KR Writers Workshop, Pt. 2

The second installment in this series by Kirsten Ogden.

Part Two: In which the blogger takes a little detour form the specifics of Rosanna Warren’s class and talks a bit about the people she met at the Workshop.

One of the luxuries of coming to the Kenyon Review Writers Workshop is not just that I know I’ll leave there with the first drafts of at least six new pieces of writing, but that I’ll have met people who become part of my journey into becoming a writer. (Does one ever arrive?) To wit:

Ron Carlson. I think we bonded quite a bit over crossword puzzles and one-page plays. No, I doubt he’ll remember my name years down the road, other than “that funny girl,” but we did have a series of frequently hilarious discussions about the possibility of writing one-page plays. Over drinks at the Village Inn in downtown Gambier (ha!) on one particular evening, myself, Ron Carlson, and several other workshop participants laughed the night away talking about possible plots. One of my favorite Ron Carlson bids: two guys inside a Trojan Horse, one guy says to the other “Hey, would you fall for this?” Carlson swore he had written these plays already, and I aimed to call his bluff. I took the rest of the evening and wrote a one-page play based on The Price is Right, called “Plinko!” and had my roommate, who was in his workshop, hand-deliver this future Pulitzer-Prize winning masterpiece to Carlson. After workshops, she presented me with about eight sheets of paper. The first said “The Many Plays of Ron Carlson.” Did he rush home and write them the evening prior? Had he really already written the play about two guys sitting in the Trojan Horse? I’ll never know, but those plays were damn funny.

Nancy Zafris. She totally intimidates me. Why? Everyone who is in her class always looks absolutely exhausted, with bags under their eyes and sorrowful stories about scathing critiques in class. But unanimously, they love it. They’re her true, die-hard fans–real fans who travel all the way here each summer to take her workshop. Each day I’d see her walk past; she smiled and waved, and I waved back–and then one morning in line for coffee at the Middle Ground Coffee Shop, she turns to me and says “Fourth year, right?” And I nod, and she says, “So, why haven’t you taken my workshop yet?” Gulp.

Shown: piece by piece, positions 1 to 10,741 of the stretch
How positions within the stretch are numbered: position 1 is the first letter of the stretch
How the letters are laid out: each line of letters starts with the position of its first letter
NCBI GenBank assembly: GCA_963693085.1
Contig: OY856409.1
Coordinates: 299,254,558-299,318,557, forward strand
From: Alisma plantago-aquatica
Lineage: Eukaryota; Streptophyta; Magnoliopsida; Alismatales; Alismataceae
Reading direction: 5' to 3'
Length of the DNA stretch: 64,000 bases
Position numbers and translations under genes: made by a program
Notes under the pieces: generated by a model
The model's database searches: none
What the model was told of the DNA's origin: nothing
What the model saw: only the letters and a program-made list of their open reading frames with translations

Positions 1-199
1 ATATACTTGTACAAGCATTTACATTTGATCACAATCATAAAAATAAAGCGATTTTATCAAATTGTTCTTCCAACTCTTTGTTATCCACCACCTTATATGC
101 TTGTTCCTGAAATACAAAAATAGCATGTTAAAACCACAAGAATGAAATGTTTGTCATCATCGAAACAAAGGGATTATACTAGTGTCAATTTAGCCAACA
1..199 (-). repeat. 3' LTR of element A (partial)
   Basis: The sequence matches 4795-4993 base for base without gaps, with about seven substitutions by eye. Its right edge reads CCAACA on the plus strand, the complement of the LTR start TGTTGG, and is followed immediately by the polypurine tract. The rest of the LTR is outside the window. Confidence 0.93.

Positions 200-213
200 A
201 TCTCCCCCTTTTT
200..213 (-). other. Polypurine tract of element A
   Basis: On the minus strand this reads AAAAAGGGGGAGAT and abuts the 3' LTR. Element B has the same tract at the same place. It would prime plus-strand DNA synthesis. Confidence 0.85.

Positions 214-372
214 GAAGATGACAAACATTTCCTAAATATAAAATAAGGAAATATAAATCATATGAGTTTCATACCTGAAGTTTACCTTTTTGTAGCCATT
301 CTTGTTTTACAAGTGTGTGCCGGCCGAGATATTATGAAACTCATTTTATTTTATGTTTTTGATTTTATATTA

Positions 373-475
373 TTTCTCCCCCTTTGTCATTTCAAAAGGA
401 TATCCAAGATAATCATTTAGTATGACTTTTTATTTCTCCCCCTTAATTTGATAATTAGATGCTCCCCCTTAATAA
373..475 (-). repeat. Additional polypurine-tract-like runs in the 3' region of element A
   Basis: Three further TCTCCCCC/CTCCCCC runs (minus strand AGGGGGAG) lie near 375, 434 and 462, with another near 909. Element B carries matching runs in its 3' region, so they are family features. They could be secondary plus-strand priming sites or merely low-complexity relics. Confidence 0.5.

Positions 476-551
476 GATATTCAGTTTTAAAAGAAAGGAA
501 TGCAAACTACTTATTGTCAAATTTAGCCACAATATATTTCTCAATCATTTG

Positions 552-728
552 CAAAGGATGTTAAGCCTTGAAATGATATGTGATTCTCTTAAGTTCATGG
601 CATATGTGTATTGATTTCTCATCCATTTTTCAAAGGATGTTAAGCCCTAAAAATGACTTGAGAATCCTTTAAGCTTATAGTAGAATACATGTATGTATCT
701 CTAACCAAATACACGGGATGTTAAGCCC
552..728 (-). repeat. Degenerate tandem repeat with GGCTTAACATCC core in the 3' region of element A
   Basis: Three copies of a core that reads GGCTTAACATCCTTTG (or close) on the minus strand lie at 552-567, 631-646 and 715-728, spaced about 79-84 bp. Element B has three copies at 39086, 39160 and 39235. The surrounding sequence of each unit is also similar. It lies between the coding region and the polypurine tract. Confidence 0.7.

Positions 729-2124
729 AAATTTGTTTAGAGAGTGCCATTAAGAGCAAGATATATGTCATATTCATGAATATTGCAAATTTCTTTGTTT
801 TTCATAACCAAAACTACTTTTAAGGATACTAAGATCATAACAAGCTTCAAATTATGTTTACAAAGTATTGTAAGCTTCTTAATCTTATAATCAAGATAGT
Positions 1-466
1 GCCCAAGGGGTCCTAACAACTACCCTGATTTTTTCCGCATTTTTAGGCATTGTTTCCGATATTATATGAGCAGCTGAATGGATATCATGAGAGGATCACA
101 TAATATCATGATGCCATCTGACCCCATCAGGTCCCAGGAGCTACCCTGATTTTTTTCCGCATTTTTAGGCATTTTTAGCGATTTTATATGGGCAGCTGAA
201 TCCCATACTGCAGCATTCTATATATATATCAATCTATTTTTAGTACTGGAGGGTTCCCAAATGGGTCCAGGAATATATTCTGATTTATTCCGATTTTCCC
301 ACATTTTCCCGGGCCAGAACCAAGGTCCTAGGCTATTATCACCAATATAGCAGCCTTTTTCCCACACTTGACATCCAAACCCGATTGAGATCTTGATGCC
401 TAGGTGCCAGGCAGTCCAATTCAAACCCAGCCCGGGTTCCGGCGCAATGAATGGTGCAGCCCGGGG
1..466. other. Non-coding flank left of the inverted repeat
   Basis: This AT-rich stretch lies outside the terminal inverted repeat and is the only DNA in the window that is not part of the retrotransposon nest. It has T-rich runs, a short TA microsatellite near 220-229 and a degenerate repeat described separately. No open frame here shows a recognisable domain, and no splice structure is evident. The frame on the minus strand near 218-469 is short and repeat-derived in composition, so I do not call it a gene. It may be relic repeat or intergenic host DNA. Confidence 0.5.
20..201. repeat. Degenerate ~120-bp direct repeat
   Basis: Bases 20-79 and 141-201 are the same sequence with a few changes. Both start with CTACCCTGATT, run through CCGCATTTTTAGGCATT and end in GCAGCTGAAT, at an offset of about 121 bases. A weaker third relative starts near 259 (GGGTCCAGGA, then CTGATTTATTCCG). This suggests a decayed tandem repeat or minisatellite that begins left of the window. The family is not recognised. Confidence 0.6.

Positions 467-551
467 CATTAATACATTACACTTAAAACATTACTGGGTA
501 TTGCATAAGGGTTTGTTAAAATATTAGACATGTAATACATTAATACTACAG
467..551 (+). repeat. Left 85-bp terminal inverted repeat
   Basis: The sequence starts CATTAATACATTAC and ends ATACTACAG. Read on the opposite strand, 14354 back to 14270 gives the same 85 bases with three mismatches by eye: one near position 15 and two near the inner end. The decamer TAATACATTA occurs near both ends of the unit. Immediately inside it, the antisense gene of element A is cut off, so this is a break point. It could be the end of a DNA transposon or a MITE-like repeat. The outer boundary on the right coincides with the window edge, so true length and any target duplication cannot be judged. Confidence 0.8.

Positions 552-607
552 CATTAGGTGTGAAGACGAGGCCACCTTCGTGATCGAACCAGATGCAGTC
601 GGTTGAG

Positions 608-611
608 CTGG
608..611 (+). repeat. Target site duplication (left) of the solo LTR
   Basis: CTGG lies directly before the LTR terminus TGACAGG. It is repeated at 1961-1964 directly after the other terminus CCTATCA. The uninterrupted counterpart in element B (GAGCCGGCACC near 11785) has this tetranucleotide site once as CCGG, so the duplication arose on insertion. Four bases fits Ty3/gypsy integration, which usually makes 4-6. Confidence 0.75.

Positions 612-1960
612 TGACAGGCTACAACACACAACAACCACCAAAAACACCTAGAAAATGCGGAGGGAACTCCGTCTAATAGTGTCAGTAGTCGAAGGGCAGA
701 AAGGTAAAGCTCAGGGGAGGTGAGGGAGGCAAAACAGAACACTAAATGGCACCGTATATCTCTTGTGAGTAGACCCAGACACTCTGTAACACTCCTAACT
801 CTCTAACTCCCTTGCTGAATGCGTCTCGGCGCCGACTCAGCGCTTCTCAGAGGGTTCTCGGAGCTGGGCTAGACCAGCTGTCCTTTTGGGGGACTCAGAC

Kirsten Ogden is a former Kenyon Review Peter Taylor Fellow in Poetry and a summer instructor for the Kenyon Review Young Writers Program. She directs the writing program at the University of La Verne in Los Angeles, California where she also serves as an Area Coordinator for the California Poets in the Schools and edits the literary journal Prism Review.

About the Program

The Kenyon Review Associates Program provides Kenyon students with valuable experience in literary editing, publishing, and programming. KR Associates work closely with Kenyon Review staff, gaining valuable experience in a number of editing, publishing, and programming areas including manuscript evaluation, publicity and marketing, copy editing, developing web site and social media content, outreach programming, event planning and promotion, and other creative and editorial projects

KR Associates attend regular seminars conducted by Kenyon Review editorial staff, visiting readers, and publishing industry professionals. These seminars cover a wide range of topics including editorial philosophy, evaluation of submissions, print and electronic production, marketing, and design.

KR Associates enjoy also enjoy exclusive access to visiting writers and speakers, free issues of The Kenyon Review, and valuable work experience and employment references.

This program is made possible through an initiative of the Kenyon Review, part of the mission of which is to contribute to the enrichment of the academic, cultural, and artistic life of the Kenyon College community.

Requirements and Expectations

  • Submission Evaluation: All Associates are required to read and evaluate eight Kenyon Review submissions per week. Associates who are not able to complete their weekly submission assignments for more than two weeks in a row may not be allowed to continue in the program.
  • Trainings and Seminars: In-person attendance is mandatory at all trainings and seminars. We plan on scheduling six to eight seminars per semester, and most will take place on Thursdays during common hour.
  • Literary Engagement: Associates are expected to participate in literary events on campus and throughout the local community.

Application Details

The application deadline for the 2023-24 program has passed. Applications for the 2024-25 program will open in the fall of 2024. Please check back then for more details.

Questions? Please contact Tory Weber for more information.